“Yeah?” She knew there was a hitch already. She just waited for him to let the other shoe drop. “What is the company exactly?”

“It’s just a software company run by three guys. They wanted to make a program for students and teachers to install on their computers to live-stream from multiple locations on or off campus while still remaining interactive.”

“Well, that sounds cool,” she admitted.

“Yeah. I was selected online to do some testing for the program to make a few easy bucks. I took what they had redesigned and added a few key features of my own . . .”

“Wow. That’s fantastic. I bet professors like it.”

“They love it. Or at least, the three universities that have already purchased the software to try in their classrooms love it,” Justin told her. “And I’m supposed to pitch it to UNC this afternoon. Kind of ironic, right? UNC dropout sells innovative software to university system.” He chuckled to himself. “Anyway, that’s not my endgame.”

Their orders arrived, and Liz waited patiently for the waitress to leave again, digging her fork into her food. “So, what is your endgame?” she asked.

“I want to own my own company.”

“What do you want to do when you work for yourself?”

“I’m working on creating some way to put in place a filtering mechanism on YouTube videos, so I could get past all of the stuff that people watch that isn’t actually good and get straight to the good stuff. I designed the reviewing process myself, primarily to see how easy it was to find my own videos through it. I want to take it a step further and give it a social media component, form a central rating system, and then connect that to people’s YouTube accounts.”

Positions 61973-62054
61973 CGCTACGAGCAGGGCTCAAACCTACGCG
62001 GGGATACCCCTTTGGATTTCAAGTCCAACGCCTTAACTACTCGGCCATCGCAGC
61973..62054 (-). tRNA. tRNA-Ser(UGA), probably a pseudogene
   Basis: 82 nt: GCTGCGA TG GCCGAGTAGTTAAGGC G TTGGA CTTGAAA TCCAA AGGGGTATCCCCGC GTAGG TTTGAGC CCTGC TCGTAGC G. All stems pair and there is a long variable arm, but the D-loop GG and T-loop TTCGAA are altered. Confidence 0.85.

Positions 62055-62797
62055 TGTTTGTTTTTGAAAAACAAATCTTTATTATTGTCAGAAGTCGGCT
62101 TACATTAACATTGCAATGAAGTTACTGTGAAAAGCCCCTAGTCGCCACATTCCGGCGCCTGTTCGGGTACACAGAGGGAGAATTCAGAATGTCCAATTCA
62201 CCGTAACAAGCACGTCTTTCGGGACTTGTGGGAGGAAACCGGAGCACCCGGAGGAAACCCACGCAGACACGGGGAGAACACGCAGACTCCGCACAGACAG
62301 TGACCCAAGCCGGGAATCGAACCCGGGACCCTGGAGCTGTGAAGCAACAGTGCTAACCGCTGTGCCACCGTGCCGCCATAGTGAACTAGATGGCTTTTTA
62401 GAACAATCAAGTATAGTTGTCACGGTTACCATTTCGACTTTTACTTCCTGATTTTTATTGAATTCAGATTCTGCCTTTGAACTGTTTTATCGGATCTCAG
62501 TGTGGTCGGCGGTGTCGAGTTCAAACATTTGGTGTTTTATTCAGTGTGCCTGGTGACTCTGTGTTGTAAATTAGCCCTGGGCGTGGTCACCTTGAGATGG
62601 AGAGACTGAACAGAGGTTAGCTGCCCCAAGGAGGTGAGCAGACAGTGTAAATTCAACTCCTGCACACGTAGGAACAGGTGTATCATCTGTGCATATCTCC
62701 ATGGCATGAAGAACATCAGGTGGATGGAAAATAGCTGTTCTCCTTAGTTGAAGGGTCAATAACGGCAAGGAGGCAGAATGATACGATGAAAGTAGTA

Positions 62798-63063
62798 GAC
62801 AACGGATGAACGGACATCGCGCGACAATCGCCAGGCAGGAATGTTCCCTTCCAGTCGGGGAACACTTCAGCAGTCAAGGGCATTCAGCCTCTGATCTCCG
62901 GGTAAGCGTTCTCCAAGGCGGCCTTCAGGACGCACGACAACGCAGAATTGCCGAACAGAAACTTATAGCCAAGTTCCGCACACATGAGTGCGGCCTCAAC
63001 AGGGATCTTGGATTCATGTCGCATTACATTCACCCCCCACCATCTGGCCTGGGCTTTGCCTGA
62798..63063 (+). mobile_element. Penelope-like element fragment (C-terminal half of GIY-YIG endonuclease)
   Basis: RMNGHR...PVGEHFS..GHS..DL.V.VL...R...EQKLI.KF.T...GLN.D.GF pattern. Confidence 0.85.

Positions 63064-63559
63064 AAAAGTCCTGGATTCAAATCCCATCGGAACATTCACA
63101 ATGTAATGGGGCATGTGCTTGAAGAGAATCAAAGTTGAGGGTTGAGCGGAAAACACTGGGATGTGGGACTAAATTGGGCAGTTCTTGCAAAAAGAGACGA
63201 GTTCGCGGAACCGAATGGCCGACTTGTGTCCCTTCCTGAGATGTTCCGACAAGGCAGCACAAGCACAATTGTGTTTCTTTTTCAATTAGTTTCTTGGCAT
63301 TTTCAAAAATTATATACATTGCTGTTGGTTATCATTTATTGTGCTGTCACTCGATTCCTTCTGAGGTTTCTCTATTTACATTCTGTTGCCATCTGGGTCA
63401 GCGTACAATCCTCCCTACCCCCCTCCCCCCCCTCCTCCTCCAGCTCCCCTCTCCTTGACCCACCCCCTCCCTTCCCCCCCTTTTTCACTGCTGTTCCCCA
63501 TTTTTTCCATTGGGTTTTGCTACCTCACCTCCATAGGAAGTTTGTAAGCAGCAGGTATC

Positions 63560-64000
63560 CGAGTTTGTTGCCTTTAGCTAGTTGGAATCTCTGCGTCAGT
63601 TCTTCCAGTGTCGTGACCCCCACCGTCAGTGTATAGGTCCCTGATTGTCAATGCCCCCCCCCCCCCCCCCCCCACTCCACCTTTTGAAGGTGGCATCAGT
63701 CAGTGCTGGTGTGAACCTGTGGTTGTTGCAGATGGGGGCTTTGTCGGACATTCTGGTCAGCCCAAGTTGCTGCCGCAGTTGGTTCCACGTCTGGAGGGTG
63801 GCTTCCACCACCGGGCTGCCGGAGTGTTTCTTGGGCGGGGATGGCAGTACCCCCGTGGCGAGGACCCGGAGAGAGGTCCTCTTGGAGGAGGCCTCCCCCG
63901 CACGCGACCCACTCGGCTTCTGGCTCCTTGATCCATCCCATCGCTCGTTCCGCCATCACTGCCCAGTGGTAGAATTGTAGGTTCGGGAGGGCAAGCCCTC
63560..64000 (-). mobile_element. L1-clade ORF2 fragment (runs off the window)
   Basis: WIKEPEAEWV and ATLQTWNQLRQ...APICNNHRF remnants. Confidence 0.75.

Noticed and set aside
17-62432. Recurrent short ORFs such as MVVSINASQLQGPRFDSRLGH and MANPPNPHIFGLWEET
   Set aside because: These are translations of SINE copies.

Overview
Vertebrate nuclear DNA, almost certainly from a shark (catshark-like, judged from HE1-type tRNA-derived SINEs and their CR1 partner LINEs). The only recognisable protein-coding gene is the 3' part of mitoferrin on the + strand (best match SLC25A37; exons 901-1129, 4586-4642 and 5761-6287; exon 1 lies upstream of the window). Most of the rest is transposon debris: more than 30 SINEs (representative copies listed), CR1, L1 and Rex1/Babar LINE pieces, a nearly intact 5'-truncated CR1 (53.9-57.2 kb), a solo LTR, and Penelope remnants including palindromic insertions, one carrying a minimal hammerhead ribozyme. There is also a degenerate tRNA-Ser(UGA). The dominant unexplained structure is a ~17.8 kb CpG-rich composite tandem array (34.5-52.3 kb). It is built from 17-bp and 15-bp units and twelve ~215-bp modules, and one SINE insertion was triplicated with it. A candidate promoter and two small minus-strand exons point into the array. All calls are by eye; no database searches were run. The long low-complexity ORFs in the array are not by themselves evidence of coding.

“And you can do all of this? I seriously thought you were just a video expert,” she asked, surprised by his genius.

Justin shook his head. “I was majoring in photojournalism because I was already a programmer. My dad’s a programmer and I grew up on a computer.”

“Well, I think you should go for it.” She smiled back at him encouragingly.

“Will you help me?”

“Wh-what?” she stammered. What could he possibly want her help with? Sounded as if he had it all pretty much covered.

“I want to include a blogging component to the site and I need a writer. You and I both know I’m not that good with writing. I can’t express my ideas like you can. I know how much influence your pieces have in the paper, and I know you get A’s in all of your writing classes. I need someone that I trust to help, to keep people interested, to feed the buzz.”

He wanted her to help him with the start-up company he hadn’t even started? She didn’t know when she would ever find time for that amid her busy schedule.

“I . . . I don’t know,” she said.

“Come on. You’re perfect. And I trust you,” he said earnestly.

“Justin, I appreciate you considering me for this, but I’m swamped at school. There’s no way I could dedicate the amount of time you would need for this kind of project.”

“It wouldn’t be that much to begin with.”

“Next year I’ll be editor.” The words thrilled her when they left her mouth. She hadn’t said that out loud yet, and it felt right. “I’ll have my internship for the Morehead scholarship. It’s too much . . .”